Saturday, July 19, 2008

The Dark Knight: More Than A Super Hero Film

You've heard the hype, excitement, and anticipation surrounding the sequel to Christopher Nolan's amazing origin story and film series reboot, Batman Begins. With the Joker teased in the final moments of the movie, there has been a frenzy since Heath Ledger was controversially cast as the quintessential Batman villain. Previously known for his role in the award-winning Brokeback Mountain, he quickly silenced doubters by portraying the Joker like never before. His tragic death earlier this year has only solidified the early positive reactions to his performance, magnifying the already huge buzz for The Dark Knight. But the movie is so much more than any one performance. With District Attorney Harvey Dent making his debut, the gradual downfall of the corruption and evil brought about by the mob bosses, and seeing Batman evolve as the stakes get higher, the Joker is but one piece that ties everything together. With Nolan's realistic vision of Batman, Batman Begins presented a story that defined who Bruce Wayne is, the fall and hopelessness of Gotham City, and the reason Batman came to be. The Dark Knight takes everything further, putting the sequel beyond the boundaries of the superhero movie genre and into much deeper, darker, and thought-provoking areas that make it a true classic in every sense of the word.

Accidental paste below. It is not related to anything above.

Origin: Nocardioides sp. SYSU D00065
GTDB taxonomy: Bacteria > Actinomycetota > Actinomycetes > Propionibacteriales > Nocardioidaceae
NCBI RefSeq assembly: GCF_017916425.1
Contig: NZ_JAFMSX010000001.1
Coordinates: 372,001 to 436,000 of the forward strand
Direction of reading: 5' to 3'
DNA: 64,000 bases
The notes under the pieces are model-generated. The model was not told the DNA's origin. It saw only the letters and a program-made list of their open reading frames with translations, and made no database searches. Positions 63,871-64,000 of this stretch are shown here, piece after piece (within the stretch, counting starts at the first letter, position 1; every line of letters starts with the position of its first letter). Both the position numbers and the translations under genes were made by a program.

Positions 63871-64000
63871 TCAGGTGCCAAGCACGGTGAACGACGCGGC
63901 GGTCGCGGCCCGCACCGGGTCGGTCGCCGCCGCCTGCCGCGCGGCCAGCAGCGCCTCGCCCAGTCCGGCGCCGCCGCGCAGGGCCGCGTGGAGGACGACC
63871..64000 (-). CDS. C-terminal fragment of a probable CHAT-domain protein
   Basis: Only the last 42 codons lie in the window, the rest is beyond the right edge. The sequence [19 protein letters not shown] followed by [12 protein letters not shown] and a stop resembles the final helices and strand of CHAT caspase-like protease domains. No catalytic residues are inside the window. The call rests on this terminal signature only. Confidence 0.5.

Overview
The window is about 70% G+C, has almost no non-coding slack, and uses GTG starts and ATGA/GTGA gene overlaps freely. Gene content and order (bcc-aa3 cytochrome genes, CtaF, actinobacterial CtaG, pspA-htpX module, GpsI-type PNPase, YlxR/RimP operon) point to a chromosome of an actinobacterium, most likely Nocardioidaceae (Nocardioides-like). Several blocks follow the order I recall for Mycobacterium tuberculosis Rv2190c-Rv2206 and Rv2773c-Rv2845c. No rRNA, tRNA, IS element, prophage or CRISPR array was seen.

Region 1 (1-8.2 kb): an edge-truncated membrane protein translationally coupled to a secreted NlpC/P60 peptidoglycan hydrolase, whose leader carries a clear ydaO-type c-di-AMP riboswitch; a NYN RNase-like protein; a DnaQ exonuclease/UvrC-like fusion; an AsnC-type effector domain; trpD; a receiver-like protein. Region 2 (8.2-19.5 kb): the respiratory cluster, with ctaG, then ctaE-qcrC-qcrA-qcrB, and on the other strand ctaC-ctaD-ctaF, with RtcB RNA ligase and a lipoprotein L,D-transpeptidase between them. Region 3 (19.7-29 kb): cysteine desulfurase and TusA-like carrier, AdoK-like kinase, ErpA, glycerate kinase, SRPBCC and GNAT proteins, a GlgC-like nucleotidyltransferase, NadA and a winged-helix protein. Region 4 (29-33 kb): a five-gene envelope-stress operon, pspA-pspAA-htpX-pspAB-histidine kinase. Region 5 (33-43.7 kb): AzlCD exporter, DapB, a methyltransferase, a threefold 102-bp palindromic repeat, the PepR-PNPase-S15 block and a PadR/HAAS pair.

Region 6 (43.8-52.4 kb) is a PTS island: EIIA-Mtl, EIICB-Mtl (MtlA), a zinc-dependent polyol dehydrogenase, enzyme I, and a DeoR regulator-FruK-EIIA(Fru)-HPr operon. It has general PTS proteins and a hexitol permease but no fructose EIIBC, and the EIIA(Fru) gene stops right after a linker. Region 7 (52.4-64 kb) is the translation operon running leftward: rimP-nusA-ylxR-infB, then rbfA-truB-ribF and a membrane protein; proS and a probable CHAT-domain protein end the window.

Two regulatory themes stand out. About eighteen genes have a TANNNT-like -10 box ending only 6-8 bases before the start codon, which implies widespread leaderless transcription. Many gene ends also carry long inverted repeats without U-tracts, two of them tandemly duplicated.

Batman Begins was a great film, giving an accurate and realistic portrayal of the mythos that has not been seen in live action depictions for a while. After the abysmal Joel Schumacher films, Batman Forever and Batman and Robin, Nolan stepped in and made everything right again. With an amazing cast featuring the likes of Christian Bale, Michael Caine, Gary Oldman, and Morgan Freeman, there were only a few minor problems and issues that prevented Begins from truly reaching greatness. The original character and created love interest, Rachel Dawes was one of the sore points of the film. With a very thin personality, little chemistry between her and Bruce, and the poor portrayal by Katie Holmes, the role was recast with the much better actress, Maggie Gyllenhaal. And with the introduction of Aaron Eckhart as Harvey Dent, Eric Roberts as mob boss Sal Maroni, and Heath Ledger as the Joker, The Dark Knight only gets better. Picking up not long after the end of Batman Begins, everything hits the ground running. You can immediately see the effect Batman has had on Gotham, the change and hope Harvey Dent is bringing, and the very real criminal shift that the Joker is causing about and continuing. Every character is spot on, from Jim Gordon to Alfred to the much improved Rachel Dawes. Just about every problem many people had with the first film was remedied and made better by tenfold.